For the Christian, that cannot be mercy. It cannot possibly be mercy to end suffering by getting rid of the sufferer. It does not respect the dignity of the human person, nor does it reflect the reality of a life in Christ.

By our Baptism, by our Confirmation, and by the Holy Eucharist, we “sign up” for the Cross of Jesus Christ. “Whoever wishes to come after me must deny himself, take up his cross, and follow me (Mt 16:24).” “Whoever does not take up his cross and follow after me is not worthy of me (Mt 10:38).” “Whoever does not carry his own cross and come after me cannot be my disciple (Lk 14:27).” Jesus says this, and more!

The whole point of the Christian life is to live with the suffering that has come into this fallen world and, by the grace of the Resurrection of Jesus Christ, to overcome it, like Christ, with Christ, and in Christ! God’s mercy to all of us was spelled out through the death of Christ on the cross, and our suffering made redemptive.

The point is not simply to have the suffering taken away, which is what “mercy killing” does. “Mercy killing” takes away the suffering at the expense of the sufferer. It says that suffering has no value, and not only that, the negative value of suffering is such that it cancels out the intrinsic value of human life. To destroy human life is never a solution to a human problem. That comes from the devil. “The wages of sin is death (Rm 6:23)!”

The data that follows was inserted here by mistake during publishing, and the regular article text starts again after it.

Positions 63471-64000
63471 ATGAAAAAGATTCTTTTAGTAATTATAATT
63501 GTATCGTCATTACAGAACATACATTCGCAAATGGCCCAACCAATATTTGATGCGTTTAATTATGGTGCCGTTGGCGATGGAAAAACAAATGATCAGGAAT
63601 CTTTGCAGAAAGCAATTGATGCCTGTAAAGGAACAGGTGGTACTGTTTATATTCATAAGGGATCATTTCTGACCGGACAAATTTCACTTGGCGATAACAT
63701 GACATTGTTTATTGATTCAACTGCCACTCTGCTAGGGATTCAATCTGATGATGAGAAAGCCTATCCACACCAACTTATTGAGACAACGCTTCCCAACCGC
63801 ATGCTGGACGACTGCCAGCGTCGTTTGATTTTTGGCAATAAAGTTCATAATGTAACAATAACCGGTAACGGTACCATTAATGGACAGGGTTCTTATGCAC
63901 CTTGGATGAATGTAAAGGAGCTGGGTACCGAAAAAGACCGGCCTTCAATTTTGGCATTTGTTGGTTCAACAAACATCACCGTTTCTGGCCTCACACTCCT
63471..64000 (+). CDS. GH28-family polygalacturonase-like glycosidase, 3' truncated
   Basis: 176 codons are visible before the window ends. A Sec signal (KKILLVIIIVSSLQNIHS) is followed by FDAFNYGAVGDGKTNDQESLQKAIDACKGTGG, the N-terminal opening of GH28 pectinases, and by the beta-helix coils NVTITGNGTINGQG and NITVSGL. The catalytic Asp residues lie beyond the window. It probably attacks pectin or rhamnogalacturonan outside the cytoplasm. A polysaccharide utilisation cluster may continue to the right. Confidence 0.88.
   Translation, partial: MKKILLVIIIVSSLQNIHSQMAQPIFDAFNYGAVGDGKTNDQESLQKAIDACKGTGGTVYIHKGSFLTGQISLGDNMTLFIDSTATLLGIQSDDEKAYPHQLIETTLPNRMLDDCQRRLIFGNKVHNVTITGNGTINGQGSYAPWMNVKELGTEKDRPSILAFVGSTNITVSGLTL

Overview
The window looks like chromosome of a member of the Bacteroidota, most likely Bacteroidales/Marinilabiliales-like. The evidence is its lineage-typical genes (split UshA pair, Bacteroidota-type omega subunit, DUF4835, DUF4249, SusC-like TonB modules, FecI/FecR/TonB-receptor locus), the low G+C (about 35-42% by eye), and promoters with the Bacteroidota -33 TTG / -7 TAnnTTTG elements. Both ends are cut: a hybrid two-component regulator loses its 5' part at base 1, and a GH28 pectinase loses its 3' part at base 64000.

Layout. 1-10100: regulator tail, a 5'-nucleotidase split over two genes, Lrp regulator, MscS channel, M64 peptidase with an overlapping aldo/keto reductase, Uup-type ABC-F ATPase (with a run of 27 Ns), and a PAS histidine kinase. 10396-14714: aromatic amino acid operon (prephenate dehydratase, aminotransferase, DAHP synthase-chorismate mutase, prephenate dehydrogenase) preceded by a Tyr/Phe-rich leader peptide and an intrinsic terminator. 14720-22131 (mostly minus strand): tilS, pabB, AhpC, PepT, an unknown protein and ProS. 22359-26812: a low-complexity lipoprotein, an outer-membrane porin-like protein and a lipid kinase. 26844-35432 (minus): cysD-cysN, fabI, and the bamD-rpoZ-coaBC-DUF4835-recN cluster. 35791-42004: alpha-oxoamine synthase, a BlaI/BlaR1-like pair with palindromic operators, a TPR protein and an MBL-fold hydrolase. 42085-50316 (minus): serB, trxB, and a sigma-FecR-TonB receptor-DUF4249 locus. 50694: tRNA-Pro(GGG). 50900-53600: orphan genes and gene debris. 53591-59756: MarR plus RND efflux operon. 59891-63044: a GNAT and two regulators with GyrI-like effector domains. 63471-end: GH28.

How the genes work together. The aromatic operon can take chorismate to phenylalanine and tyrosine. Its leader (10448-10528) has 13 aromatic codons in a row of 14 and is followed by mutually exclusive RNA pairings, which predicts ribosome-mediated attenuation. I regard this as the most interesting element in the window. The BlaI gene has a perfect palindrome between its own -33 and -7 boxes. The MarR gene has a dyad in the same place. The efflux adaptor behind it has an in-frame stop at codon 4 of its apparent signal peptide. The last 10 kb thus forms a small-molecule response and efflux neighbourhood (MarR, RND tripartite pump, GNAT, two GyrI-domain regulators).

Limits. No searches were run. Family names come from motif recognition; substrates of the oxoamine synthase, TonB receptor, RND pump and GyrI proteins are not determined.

False kinds of mercy

So, “mercy killing” is a phony kind of mercy. And there are other phony kinds of mercy that are being talked about today and many of them have to do with holding back the truth from those who deserve it, in order to make them feel better or to try to deny a cross that is present. Mercy is a fruit of charity and charity can never be opposed to the truth.

In the area of marriage and family life there are all sorts of attempts to deny truths and to deny crosses. I have no doubt that such attempts are out of good intentions, but they are not mercy. They grow out of a false sense of charity and of mercy.

In our day there may be no more prevalent temptation to this false sense of mercy than that which comes when discussing the reality of persons who are same-sex attracted. It is my sense that a great many people in our society, even Christians, while recognizing not only their own personal discomfort with homosexual acts, but also the conflict between such acts and the truths of the natural law and of religious teaching, have come to a decision that it is merciful not only to consider homosexual acts normal, but even to consider same-sex unions acceptable.